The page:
Dave Ramsey

 

Dave Says - April 21, 2014

I noticed that your Baby Steps list puts saving for retirement before ...

The Dave Ramsey Book from Grandma...ugh.

Hey Dave,

Despite working two jobs all summer to help pay my way through college, I managed to escape with just about 30k in student loan debt. I had a graduation party to celebrate, and as I was going through the cards of congratulations, I noticed that my grandma did not give me a card with $20 like the others...instead I ended up with a book by you. What a lousy gift I thought - I finally break free from school and assigned reading, and there I found myself with your face sitting on my nightstand night after night. My parents were also following your guidance and forced us to listen to your talk radio show for multiple years (which went under-appreciated for a long time, as I preferred the local country station myself), but I wasn't really sure what the point of it all was. I read the book from my grandma anyway, and I'll tell you, it was the best thing I could have done for myself.

I was fortunate to have secured a great job out of college, starting just a few short months after graduation. We got a great signing bonus too, which was really exciting after having been absolutely broke and in school for quite a few years. Some of my coworkers bought new furniture for their swanky Chicago apartments, while others bought new cars. Prior to reading your book, a brand new car was the first thing on my list...but now knowing better, I "suffered" through not buying a new car and continued to drive around in the same car I got on my 16th birthday. I took my entire signing bonus and made the first of what would become many student loan payments. It stung a bit at first, but after coming to the realization that I have lived college-poor for the past 5 years, another year or two wouldn't hurt me. The stinging loan payments were rough at first, but the thought of the amount of interest I was paying daily to have that borrowed money sickened me. Soon it turned into a game for me...and didn't sting anymore. I made a budget and stuck to it, and shockingly, it worked. My friends and coworkers, some also in debt, some not, took great vacations while I forced myself to live vicariously through their tweets and facebook posts, all from the less-than-swanky basement apartment that I was living in, thanks to a great find on Craigslist.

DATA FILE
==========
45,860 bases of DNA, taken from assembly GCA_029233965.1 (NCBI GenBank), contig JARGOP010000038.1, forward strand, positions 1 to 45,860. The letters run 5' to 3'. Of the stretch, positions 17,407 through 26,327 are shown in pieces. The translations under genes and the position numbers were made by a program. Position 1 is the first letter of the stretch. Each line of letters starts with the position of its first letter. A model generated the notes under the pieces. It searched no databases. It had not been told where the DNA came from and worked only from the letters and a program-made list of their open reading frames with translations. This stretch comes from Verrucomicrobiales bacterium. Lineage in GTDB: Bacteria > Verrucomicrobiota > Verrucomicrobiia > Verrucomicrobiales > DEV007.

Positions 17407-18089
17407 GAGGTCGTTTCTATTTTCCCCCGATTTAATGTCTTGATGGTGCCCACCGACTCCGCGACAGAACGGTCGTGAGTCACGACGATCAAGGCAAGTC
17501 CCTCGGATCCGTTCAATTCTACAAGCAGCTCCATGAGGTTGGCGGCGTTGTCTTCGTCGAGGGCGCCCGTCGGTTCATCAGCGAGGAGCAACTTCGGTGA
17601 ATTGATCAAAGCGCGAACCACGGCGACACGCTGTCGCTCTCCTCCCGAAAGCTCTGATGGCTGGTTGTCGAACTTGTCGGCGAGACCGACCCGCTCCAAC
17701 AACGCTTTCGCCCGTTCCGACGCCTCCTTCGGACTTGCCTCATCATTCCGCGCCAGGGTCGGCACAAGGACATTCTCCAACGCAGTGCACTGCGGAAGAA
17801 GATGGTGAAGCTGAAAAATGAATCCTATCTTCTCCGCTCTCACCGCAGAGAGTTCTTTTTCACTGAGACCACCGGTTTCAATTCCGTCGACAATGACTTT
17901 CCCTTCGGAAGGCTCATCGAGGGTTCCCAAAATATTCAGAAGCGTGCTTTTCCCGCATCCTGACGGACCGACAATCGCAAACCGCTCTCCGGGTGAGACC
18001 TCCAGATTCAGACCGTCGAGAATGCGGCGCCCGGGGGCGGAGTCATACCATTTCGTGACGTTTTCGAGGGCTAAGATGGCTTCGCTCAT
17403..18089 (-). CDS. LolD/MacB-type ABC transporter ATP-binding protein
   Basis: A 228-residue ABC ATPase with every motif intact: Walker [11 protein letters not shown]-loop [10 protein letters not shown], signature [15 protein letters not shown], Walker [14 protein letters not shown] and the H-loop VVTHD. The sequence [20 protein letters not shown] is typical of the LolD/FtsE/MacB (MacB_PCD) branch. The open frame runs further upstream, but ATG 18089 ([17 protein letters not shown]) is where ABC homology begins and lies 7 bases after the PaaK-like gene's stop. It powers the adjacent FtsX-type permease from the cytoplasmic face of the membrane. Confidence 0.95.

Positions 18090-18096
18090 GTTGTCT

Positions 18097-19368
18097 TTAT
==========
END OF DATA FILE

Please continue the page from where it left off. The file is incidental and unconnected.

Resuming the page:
It wasn't easy, but grandma kept asking me if I had taken any of the baby steps every time I chatted with her. I told her I didn't need the $1,000 emergency fund, but reluctantly opened a savings account and started to stock it anyway. 2 weeks after finishing funding that $1,000, my car transmission went out and I had to wipe out the entire fund, plus some. Per usual, grandma was right, I was broke, and found myself starting over on step 1, but this time I knew I could do it.

2.5 years later, too many months of living in less than ideal city apartments, and one too many packets of ramen for dinner later, I AM DEBT FREE.

I don't feel like I missed out on much; quite the opposite actually. I feel like I conquered something. FINALLY, I was able to take that great backpacking trip overseas that I was dying to do(which I had saved cash for of course), and now I have checked off that fully stocked emergency fund and my 15% investments. I'm not married and I don't have any kids, so before I think about starting step 5, I'm in the process of saving up to finally buying that new car I want, and of course, LIVING LIKE NO ONE ELSE!

To all of the other recent grads swimming in student loan debt - if I can do it, you can do it! Create a budget, stick to it, and reap the benefits for the hard work. Don't forget to reward yourself!

Thanks again for the advice in the book from grandma (and sorry for judging it as a lousy graduation gift, I really did think she was losing it for a while there).

coffee diet

My Keurig machine died this week. We are in stages of paying down debt- mostly 6 figure student loan debt. I want to be financial secure by time kids go to college that they are not in same situation as I was. And my husband says you use that coffee machine a lot (I work out of my home) so just go buy a new one. I couldn't do it. I have an old fashion old coffee pot and took it out. I can't justify $100-$200. Paying cash has been biggest advantage of following Dave's advice. I looked in my envelope and knew that my money is better spent for now.
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